The fear of and failure to adopt a mentorship culture in schools has led to decreasing performance, increasing poor staff relationships, tensions and reduced productivity.
Although the private sector uses this tool as a management strategy to leverage performance, the concept is yet to gain traction in some schools. It is important that the top down, side to side and bottom–up approaches to mentorship be used in schools.
In How to Build a Successful Mentoring Programme, Horace Mc Cormick, project director UNC Executive Development, acknowledges the importance of mentoring in shaping organisational culture.
In the simplest form, corporate mentorship is the systematic and deliberate transfer of knowledge, skills and experience.
The school leadership has a definite channel of career progression and advancement. This means that most school managers are largely people who have been in the field for considerably longer periods.
Time To Mentor
It is, therefore, important that the leaders should create apt environments and time to mentor and prepare those in their team to be ready to lead.
Strained relationships hinder transfer of experience. It has created when teachers who have operated within their comfort and zones are enable to grow and develop.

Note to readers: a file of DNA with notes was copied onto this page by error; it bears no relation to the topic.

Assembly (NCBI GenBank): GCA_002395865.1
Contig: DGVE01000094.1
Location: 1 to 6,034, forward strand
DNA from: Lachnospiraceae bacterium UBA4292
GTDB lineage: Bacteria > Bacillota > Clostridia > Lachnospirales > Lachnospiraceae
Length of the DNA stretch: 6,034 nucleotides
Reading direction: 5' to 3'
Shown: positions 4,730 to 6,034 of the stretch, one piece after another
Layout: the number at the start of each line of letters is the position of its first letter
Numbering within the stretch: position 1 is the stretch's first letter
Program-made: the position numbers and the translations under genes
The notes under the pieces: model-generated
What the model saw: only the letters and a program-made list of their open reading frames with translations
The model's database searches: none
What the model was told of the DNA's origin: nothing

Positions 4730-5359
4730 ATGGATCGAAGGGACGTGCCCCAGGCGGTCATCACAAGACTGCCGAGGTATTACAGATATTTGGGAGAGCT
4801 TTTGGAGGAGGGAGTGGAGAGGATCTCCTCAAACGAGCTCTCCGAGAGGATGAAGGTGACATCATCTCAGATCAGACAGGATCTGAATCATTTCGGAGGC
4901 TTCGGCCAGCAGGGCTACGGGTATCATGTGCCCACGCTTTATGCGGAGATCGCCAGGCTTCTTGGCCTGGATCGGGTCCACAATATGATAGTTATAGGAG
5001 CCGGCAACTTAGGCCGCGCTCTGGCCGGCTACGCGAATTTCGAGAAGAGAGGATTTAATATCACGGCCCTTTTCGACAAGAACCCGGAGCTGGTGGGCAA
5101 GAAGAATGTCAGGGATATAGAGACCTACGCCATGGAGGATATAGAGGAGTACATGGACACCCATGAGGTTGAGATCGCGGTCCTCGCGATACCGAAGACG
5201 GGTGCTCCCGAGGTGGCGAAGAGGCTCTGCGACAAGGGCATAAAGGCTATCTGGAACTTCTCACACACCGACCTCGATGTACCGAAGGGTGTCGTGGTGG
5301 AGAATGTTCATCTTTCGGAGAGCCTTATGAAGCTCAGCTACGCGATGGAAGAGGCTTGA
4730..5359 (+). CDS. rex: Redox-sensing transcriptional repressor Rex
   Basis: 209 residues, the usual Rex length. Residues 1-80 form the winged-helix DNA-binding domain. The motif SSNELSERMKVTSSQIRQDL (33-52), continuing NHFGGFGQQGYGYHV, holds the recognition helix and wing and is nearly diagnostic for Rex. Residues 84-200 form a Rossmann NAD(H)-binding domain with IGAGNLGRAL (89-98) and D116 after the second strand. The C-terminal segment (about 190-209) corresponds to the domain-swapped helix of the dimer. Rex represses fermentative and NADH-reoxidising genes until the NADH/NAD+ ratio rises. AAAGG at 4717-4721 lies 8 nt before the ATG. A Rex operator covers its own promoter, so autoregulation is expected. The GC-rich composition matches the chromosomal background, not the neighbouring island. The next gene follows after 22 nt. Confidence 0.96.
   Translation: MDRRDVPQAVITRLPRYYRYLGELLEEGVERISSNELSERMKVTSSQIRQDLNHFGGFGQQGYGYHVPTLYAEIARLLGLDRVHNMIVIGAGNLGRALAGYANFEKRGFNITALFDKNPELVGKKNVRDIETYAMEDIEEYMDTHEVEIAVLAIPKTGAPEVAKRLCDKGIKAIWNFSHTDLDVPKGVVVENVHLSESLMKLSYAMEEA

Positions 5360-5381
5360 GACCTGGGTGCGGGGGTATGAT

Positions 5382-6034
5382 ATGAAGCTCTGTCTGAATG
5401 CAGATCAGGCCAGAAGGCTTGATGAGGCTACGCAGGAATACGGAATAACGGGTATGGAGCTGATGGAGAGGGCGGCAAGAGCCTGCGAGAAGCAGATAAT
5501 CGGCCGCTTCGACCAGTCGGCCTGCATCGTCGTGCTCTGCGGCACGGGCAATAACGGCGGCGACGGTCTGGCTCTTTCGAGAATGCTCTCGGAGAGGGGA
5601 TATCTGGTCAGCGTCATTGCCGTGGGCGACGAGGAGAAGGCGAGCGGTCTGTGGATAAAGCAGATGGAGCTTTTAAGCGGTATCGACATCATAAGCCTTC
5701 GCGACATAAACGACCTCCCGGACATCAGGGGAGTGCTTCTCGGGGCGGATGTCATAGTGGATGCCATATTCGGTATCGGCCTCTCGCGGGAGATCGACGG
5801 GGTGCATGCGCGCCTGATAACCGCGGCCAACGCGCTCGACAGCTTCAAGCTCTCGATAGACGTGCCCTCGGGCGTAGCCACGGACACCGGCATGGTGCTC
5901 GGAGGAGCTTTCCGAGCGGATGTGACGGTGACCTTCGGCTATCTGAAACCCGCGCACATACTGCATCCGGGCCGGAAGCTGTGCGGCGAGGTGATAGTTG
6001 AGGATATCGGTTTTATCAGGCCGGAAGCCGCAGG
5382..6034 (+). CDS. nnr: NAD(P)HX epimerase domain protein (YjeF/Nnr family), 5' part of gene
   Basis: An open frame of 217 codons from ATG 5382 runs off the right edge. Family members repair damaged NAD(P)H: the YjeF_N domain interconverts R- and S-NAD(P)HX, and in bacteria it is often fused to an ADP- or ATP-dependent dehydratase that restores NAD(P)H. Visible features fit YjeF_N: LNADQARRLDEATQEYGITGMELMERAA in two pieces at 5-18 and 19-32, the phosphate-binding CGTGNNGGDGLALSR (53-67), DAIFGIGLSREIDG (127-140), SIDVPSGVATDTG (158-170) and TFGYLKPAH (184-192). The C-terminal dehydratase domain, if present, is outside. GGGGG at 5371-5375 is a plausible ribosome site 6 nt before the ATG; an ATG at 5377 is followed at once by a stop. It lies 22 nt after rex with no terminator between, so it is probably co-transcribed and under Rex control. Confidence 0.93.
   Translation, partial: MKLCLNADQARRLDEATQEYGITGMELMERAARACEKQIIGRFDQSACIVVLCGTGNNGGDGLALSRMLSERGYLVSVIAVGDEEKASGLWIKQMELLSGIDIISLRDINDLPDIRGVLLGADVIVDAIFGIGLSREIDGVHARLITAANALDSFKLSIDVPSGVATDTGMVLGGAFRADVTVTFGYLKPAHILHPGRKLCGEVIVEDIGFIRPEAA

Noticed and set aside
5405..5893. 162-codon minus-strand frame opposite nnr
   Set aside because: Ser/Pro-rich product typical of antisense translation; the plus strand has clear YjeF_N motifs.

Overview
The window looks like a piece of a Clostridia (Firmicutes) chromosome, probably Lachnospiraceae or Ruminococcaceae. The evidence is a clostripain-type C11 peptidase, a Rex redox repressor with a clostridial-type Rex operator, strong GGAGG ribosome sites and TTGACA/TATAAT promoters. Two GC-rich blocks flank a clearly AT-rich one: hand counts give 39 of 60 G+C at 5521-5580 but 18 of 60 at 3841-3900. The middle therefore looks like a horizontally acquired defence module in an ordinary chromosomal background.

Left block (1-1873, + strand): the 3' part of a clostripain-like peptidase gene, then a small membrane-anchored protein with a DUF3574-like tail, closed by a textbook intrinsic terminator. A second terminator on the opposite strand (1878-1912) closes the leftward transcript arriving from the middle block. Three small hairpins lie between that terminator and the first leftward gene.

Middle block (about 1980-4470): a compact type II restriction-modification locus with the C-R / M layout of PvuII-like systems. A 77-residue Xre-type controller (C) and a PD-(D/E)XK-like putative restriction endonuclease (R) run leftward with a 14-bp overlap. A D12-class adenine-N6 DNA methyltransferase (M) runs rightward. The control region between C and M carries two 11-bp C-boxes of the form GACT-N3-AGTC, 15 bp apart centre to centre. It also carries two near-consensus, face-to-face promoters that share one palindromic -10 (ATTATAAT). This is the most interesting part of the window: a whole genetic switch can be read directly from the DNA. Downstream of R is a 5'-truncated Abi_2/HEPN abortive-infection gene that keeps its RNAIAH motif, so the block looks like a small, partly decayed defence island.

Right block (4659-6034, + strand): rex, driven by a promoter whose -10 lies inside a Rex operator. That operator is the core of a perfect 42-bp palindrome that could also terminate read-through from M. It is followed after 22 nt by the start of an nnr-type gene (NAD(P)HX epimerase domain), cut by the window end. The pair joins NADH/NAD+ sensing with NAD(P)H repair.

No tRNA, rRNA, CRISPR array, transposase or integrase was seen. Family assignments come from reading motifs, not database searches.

Teachers who secure promotion and deployments sometimes end up underperforming because they did not benefit from a skills-transfer wherever they were. A leader should always expose people to different activities.
A school is a diverse ecosystem that brings together employees from different cultural backgrounds, orientations, skills and expertise. Good environments allow teachers to share opinions, ideas and knowledge across departments and levels.
The other avenue that has largely remained explored is the reversed mentoring. There has been a belief that newly employed teacher should be mentored by the older and supposedly more experienced colleagues.
However, the new generation of teachers often brings some freshness, vitality and alternative approaches.
School should leverage on diversity, create running systems, increase team capabilities, upscale performance and provide clear and effective leadership development plans.
***This article first appeared on the Business Daily Newspaper***